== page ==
Data mining has also been used in other areas of healthcare. Santos et al. [38] applied several data mining techniques including decision trees, Naive Bayesian classification, rule-based classifier, and nearest neighbor classification on hospital data to build prediction models for antibiotic sensitivity. The study showed that use of different feature selection methods like wrapper-based and filter-based methods (for the analysis of important features) was helpful in predicting the pathogens sensitivity to antibiotics. An automated system based on data mining methods to analyze diagnostic reports of brain tumors is discussed in [39]. This work highlighted the significance of ontologies in data mining based automated systems. The proposed system showed sufficient decrease in development time. The authors in [22] developed a scoring system for the prediction of HAI. The system turned out to be useful to efficiently identify the patients with high risk for having HAIs during their stay in the hospital. The authors in [15] proposed a framework to address development, assessment, and application of data mining models in clinical medicine. The study showed that the decision trees are more effective as compared to Naive Bayes.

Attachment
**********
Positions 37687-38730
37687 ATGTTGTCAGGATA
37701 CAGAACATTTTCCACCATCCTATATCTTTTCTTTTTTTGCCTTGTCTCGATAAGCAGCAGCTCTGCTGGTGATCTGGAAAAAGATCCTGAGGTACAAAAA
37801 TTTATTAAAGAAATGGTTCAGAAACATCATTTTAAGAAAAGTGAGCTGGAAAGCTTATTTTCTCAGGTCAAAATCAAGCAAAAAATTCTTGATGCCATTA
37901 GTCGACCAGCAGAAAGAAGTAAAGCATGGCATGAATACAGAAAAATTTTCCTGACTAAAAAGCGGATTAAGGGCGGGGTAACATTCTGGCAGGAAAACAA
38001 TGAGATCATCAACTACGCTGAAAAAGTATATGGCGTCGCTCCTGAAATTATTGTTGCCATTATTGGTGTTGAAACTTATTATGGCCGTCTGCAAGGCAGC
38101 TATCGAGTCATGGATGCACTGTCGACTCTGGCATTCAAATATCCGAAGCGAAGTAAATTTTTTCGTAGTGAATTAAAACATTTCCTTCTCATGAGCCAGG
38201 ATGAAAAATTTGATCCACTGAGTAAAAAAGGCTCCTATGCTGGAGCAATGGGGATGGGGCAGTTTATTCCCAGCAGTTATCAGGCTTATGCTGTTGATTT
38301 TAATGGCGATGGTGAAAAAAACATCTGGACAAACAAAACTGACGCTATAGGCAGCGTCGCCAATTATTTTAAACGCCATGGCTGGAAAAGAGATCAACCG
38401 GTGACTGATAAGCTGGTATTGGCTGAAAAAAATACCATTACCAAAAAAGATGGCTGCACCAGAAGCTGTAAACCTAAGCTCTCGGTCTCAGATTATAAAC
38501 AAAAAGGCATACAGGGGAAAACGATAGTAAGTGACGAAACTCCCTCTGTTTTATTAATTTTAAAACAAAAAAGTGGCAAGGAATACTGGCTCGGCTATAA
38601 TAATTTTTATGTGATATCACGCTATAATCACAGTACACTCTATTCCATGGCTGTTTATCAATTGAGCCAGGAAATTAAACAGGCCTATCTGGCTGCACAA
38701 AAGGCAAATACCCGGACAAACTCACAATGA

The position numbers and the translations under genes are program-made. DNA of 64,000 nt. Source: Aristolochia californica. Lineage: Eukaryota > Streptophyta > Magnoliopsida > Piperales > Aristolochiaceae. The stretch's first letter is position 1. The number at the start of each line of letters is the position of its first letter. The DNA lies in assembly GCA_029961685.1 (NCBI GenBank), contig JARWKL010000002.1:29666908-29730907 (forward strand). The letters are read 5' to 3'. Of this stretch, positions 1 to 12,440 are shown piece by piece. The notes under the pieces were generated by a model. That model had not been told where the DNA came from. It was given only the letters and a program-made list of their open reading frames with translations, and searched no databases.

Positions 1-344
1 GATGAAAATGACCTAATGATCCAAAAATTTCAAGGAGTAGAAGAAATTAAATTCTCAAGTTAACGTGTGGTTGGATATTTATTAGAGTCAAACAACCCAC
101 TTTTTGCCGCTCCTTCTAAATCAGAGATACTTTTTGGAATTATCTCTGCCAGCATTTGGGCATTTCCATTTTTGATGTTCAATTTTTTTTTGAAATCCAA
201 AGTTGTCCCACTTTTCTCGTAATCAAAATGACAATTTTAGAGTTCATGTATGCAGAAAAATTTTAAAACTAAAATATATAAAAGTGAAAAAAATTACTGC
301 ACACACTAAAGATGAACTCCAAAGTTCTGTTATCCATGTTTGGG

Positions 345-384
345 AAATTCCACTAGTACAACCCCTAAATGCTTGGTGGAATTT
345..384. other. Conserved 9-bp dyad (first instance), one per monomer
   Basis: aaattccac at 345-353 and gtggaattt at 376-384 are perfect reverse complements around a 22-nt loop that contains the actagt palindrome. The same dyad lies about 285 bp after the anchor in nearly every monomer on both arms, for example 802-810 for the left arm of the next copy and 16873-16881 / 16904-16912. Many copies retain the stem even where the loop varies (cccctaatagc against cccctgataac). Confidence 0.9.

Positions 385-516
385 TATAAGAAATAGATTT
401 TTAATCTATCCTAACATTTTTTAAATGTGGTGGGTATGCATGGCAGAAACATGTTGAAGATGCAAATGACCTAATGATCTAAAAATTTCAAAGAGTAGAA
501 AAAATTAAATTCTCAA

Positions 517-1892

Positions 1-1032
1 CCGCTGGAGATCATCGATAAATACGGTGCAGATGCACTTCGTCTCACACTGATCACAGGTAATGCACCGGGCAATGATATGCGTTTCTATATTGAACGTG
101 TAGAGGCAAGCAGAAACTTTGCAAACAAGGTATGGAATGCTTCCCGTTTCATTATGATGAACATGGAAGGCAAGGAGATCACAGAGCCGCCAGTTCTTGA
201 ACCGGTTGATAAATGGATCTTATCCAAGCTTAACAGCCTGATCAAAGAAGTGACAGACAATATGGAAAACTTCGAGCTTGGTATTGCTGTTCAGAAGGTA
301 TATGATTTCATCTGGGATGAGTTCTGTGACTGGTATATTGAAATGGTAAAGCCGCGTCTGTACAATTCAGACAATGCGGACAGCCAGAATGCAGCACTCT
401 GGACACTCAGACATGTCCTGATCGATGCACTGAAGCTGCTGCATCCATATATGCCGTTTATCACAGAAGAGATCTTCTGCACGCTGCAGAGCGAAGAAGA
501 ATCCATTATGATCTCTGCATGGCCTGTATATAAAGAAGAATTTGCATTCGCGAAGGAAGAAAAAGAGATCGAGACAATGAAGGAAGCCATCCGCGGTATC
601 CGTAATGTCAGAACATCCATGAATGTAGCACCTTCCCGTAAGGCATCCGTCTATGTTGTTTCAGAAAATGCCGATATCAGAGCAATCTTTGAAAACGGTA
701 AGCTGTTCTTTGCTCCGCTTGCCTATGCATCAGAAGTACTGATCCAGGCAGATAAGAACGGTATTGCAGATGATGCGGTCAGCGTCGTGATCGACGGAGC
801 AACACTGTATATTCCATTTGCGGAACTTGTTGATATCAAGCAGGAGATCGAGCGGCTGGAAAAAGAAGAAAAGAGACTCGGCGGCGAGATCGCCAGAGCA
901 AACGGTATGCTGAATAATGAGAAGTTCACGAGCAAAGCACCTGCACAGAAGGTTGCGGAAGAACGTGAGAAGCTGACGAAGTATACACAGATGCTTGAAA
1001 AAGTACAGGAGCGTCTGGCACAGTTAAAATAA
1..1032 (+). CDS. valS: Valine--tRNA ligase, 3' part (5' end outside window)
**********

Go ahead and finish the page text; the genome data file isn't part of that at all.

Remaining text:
2. Hospital-Acquired Infections DM Related Materials and Methods